It occurred to me the other day that telling people (as I do, over and over) that you don’t use Twitter or Facebook is more than a little like telling people how you don’t watch television.
(I did this too, over and over.)
I was going to find a pithy way to put it (“saying I don’t use social networking is the ‘I don’t watch TV’ for our times”, perhaps) and tweet it. Then I thought better of it.
It’s bad enough to pine about a world that’s gone but it’s probably worse to pine for a world that is gone and which never existed in the first place.
When I hear the word allopathy or the phrase price gouging, I put the speaker in the same mental bucket: ignorant and dangerous.
you can lead a horse to water but you can’t stop him from bumping his head on branches bearing low hanging fruit
She should have died hereafter;
There would have been a time for such a word.
— To-morrow, and to-morrow, and to-morrow,
Creeps in this petty pace from day to day,
To the last syllable of recorded time;
And all our yesterdays have lighted fools
The way to dusty death. Out, out, brief candle!
Life’s but a walking shadow, a poor player
That struts and frets his hour upon the stage
And then is heard no more. It is a tale
Told by an idiot, full of sound and fury
(I had this post private for years. I can’t remember why, although to be sure sure it isn’t the most original passage to quote.)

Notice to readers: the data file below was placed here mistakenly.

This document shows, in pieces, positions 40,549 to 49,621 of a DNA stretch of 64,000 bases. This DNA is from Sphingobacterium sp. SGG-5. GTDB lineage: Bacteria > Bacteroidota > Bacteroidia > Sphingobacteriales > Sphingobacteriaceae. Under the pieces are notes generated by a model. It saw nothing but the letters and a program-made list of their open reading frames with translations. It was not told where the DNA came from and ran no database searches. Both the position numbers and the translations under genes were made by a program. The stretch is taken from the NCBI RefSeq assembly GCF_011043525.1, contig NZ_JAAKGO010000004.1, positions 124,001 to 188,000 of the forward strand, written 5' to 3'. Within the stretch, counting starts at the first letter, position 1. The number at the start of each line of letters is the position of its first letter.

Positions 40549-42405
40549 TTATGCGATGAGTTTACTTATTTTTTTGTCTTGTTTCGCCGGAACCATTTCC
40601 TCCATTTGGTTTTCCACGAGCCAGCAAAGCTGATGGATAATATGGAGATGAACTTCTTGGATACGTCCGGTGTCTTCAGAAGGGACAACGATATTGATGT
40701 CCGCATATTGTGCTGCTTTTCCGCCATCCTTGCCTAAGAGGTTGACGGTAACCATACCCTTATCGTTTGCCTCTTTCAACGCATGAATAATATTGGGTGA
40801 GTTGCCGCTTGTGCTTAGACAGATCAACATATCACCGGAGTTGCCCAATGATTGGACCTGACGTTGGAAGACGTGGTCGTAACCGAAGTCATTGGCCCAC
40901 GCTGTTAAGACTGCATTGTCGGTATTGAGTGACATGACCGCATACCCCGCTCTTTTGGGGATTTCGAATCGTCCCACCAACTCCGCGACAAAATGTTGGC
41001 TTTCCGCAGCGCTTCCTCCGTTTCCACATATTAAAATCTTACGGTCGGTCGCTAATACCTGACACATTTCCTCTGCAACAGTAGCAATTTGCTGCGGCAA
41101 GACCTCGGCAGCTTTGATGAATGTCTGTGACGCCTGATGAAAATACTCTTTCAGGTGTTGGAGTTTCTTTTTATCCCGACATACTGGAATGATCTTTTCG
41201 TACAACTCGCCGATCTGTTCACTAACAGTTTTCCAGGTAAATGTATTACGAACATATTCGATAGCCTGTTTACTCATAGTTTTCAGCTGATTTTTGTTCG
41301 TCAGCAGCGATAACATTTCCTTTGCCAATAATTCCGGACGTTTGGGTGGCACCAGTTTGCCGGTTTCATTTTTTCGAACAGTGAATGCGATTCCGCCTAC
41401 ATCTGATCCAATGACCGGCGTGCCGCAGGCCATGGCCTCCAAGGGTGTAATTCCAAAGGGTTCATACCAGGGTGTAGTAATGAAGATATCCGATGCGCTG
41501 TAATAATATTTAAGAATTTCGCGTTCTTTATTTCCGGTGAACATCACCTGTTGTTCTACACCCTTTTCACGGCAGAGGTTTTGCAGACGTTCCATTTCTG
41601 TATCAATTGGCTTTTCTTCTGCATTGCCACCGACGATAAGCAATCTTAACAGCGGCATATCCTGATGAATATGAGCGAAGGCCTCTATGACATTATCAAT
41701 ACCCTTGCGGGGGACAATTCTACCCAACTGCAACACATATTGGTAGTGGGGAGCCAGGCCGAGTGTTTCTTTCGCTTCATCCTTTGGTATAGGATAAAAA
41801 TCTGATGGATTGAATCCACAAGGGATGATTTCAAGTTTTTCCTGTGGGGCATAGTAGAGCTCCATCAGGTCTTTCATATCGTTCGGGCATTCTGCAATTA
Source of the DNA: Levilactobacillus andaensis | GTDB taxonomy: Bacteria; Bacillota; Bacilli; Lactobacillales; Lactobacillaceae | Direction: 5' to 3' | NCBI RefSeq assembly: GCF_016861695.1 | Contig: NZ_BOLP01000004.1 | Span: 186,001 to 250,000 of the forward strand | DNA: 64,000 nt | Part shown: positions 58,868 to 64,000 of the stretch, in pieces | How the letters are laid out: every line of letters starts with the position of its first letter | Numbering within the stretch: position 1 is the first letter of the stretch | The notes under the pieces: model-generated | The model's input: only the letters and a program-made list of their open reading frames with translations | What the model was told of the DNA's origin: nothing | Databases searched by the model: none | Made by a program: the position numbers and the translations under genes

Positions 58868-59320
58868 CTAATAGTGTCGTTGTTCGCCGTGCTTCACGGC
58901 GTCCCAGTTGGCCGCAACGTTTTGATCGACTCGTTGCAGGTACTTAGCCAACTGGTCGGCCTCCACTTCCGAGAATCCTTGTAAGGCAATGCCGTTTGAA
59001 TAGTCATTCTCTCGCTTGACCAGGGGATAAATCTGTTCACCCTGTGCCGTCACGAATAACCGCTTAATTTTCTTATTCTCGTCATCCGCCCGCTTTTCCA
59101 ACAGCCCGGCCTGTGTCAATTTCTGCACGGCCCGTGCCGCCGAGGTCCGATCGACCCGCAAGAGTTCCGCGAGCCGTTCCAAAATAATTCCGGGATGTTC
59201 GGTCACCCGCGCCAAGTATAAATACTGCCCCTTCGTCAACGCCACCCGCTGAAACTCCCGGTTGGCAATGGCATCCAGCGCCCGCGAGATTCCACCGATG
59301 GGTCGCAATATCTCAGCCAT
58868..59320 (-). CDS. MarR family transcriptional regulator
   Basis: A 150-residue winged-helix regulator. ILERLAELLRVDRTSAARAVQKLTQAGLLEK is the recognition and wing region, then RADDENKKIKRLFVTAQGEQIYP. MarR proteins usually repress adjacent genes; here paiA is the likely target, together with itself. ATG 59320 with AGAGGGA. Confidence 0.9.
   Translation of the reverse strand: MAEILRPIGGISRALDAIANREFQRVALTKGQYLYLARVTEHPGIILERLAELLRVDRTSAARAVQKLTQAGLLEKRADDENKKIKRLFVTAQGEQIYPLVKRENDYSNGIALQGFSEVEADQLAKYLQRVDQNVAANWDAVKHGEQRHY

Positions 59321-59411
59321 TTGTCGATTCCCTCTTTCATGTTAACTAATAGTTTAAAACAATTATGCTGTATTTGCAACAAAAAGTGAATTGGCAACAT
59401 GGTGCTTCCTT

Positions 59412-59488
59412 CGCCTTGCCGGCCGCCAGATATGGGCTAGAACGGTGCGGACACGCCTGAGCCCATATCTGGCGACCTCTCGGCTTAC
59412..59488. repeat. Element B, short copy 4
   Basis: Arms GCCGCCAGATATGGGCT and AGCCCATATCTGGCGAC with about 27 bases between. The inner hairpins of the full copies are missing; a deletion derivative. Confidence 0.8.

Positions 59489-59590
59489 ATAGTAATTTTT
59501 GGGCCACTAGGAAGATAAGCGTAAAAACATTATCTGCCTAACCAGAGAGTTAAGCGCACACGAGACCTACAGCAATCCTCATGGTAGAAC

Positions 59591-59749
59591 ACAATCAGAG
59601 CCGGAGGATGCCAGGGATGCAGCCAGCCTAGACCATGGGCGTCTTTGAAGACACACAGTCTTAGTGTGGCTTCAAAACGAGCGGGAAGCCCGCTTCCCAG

I guess at first Riverrun Bookstore had the occasional Joyce fan. Now, I expect, they get more grrm fans—I hope they have works by Cicero on hand at any rate.
What do these people,
two three fictional and one historical, have in common?
edit, 2 August 2016: Added Russell Eigenblick
I think I’m more of a Carl Phillip Emanuel kind of guy than a Johann Sebastian kind of guy.
Long ago I wrote http://michaelawolf.name/blog/2013/11/02/off-yer-bike-notes/.
What I wrote there still, in my opinion, sound advice. Since then, however, after a frustrating period where I was getting flats every two or three weeks, I changed my tires to Schwalbe Marathons. In addition to being far more puncture resistant, these tires are also slightly smaller. As a a result, my bike is much easier to fold than it had been.
In spite of making my bike slightly slower, the Marathons were a worthy upgrade, all the more so because it’s easy to fold again.
Here, Off yer bike explains another workaround, this one requiring tools. But it looks pretty easy to carry out.
Emacs includes some interesting functionality for dealing with rectangular regions of text. But I’ve long felt as though it were only half-complete — there are many useful things that you just can’t easily do with them, such as selecting a rectangle and adding it to the kill ring in such a way that you can later yank it as though it were regular text.
It’s possible, though, if you know how, and fortunately a kind person on freenode helped me to figure out how.
;; http://emacs.stackexchange.com/a/3174 via xtreak on freenode
(defun youngfrog/copy-rectangle-to-kill-ring (start end)
"Saves a rectangle to the normal kill ring. Not suitable for yank-rectangle."
(let ((lines (extract-rectangle start end)))
(while lines ;; insert-rectangle, but without the unneeded stuff
;; (most importantly no push-mark)
(insert-for-yank (car lines))
(setq lines (cdr lines)))
(kill-ring-save (point-min) (point-max)))))
(defun kill-rectangle-as-text (b e)
(progn (youngfrog/copy-rectangle-to-kill-ring b e)
(delete-rectangle b e)))
Then you can select a rectangle as usual and say
M-x kill-rectangle-as-text. Later you can
C-y as usual.
The elisp looks horrible here, but it looks much better in this gist.